Did Bertha not subscribe to the "cult of true womanhood" in which a real woman was believed to be without any sexual feelings, to be responsible for the man's sexual behavior, to be religious, obedient to her husband, and to provide a serene haven for him? After all, the man had to do business in a dangerous and corrupt world and needed rest and regeneration in a serene and cheerful household where all his needs and wants were met. Rochester complains, "...I perceived that I should never have a quiet nor settled household..." The ideal Victorian real woman suffers any mistreatment without complaint. She is non-assertive.
It's obvious that Bertha does not fit this role at all and is therefore liable to be labeled "crazy" because she doesn't conform. Waller (2004) discusses sexuality as insanity in 19th century literature and argues that "the rejection of a proper woman's role... is a dangerous undertaking." Thus, Bertha is seen as fallen, degenerate, immoral, and animalistic rather than victimized:
Jane herself feels little empathy for Bertha, and this is striking because from the first pages she demonstrates a hatred of cruelty, repeatedly evokes metaphors of emancipation, and chooses principle over personal gain. Yet although Jane notices Bertha's plight and laments her suffering, she neither dwells on it nor identifies a perpetrator -- madness provides her a category with which to identify suffering without implicating Rochester. Bertha becomes not a victim but an impediment" (Su, 2003, p. 160).
Thus, Bertha Mason's madness is not seen as the product of her situation as a woman and her oppression. The more she struggles for liberty, the more she is contained. And the more she is contained, the angrier she gets. The angrier she gets, the more her "craziness" is substantiated. But she isn't crazy. On the contrary her behavior, though indeed angry, is logical and understandable.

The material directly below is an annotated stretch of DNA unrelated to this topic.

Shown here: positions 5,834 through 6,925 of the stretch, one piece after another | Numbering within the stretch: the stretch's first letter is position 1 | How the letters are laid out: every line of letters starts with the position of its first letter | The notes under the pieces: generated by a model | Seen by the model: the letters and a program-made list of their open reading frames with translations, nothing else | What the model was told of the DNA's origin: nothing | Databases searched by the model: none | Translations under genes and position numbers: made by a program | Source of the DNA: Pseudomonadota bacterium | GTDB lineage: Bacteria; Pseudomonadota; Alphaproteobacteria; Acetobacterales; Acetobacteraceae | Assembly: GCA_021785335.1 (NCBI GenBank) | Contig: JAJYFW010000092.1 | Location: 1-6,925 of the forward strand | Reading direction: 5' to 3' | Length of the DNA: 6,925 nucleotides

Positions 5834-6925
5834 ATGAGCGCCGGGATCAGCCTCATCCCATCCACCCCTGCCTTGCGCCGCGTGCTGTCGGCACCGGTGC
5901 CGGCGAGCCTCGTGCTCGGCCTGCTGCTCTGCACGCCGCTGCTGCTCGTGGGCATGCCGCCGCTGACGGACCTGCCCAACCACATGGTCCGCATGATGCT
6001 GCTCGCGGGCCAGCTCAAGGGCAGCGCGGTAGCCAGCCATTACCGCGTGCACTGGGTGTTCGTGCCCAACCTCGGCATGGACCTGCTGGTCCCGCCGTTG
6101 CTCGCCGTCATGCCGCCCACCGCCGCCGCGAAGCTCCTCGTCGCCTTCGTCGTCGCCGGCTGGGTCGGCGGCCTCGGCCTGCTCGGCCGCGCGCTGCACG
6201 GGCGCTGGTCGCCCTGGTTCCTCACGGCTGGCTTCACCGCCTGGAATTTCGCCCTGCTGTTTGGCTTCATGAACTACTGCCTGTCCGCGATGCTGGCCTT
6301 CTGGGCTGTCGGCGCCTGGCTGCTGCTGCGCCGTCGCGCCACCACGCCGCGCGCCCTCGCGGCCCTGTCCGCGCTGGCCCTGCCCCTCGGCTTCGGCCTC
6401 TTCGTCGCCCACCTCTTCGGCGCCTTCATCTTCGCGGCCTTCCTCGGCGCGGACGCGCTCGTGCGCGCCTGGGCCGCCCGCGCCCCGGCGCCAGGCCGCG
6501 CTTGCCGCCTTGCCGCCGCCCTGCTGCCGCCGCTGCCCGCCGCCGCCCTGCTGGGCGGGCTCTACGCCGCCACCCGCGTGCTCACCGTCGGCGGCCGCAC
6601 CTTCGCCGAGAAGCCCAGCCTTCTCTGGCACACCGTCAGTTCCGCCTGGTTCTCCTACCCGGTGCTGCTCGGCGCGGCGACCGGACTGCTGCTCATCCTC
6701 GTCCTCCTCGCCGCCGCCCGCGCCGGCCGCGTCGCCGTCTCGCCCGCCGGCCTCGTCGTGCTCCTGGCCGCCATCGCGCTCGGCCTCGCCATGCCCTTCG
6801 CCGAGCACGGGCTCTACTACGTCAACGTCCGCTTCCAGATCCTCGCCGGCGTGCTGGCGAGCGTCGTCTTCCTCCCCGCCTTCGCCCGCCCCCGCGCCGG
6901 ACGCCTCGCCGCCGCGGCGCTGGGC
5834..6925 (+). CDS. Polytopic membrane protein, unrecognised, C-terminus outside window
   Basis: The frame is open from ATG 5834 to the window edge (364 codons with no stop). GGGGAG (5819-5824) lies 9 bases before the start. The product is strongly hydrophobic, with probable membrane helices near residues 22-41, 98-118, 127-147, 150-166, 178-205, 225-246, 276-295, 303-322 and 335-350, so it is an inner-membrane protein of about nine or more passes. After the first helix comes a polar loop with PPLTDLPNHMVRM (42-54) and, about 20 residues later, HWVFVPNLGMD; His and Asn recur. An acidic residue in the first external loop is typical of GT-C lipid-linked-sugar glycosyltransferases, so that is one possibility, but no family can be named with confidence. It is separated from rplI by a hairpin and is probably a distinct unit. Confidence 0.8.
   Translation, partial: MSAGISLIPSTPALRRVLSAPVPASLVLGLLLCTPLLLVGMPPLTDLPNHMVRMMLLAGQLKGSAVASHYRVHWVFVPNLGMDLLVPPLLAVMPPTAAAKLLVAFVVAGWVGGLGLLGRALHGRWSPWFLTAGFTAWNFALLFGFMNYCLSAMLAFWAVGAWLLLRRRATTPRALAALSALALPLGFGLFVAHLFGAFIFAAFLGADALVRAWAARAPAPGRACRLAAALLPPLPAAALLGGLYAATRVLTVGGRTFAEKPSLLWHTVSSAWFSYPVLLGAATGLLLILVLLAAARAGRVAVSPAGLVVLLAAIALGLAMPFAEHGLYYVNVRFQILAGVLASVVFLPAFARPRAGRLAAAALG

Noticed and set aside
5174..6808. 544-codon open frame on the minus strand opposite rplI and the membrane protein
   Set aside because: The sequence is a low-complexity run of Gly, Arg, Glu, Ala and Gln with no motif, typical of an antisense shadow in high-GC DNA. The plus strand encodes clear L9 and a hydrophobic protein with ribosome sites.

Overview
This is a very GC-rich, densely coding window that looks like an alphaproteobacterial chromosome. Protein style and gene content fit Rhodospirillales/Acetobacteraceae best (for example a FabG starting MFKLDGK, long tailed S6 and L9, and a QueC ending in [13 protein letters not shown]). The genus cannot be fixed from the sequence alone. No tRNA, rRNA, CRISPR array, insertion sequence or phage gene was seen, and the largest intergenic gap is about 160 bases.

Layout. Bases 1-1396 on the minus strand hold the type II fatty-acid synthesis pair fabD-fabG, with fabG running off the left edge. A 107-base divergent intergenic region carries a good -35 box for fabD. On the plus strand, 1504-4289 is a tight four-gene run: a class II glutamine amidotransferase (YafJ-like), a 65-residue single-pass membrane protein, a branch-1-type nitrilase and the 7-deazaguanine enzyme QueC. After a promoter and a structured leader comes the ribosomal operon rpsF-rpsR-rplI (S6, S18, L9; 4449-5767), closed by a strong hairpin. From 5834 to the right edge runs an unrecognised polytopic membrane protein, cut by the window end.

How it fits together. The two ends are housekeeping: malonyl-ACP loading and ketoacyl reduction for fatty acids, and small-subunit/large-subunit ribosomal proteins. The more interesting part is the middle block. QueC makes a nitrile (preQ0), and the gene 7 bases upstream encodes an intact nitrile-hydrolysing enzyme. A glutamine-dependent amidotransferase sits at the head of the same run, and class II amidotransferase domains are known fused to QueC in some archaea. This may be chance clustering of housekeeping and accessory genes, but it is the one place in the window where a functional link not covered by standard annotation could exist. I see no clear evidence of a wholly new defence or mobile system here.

When Bertha comes to Jane's bedroom two nights before the wedding is to take place, for example, she does not behave like a person who is mentally ill. She quietly enters the room. She inspects the bridal veil carefully and then puts it on. She looks at herself in the mirror and sees herself as a bride. Then she removes the veil and tears it in two, throws it on the floor and tramples it. She does not attack Jane, the bride-to-be; thus, one can safely assume it is not a jealous rage or envy that troubles her. The only other explanation is that she sees the veil as a symbol of her marriage to Rochester. Rochester, himself, interprets her behavior that way. What he does not see is that the marital relationship with its demands, restrictions, and controls has ruined her life and stripped her of her identity. Bertha has rebelled against the strictures of patriarchal authority. She can find no real escape. Now she sees that Rochester is about to imprison and drive another woman crazy. Her diagnosis of "mental illness" is, as described by Foucault (1988), really a form of social control. Jane, of course, is "sane," but Donaldson (2002) argues that "even if Jane Eyre should happen to go mad, she will not escape the requirements of restraint..." As Rochester tells Jane: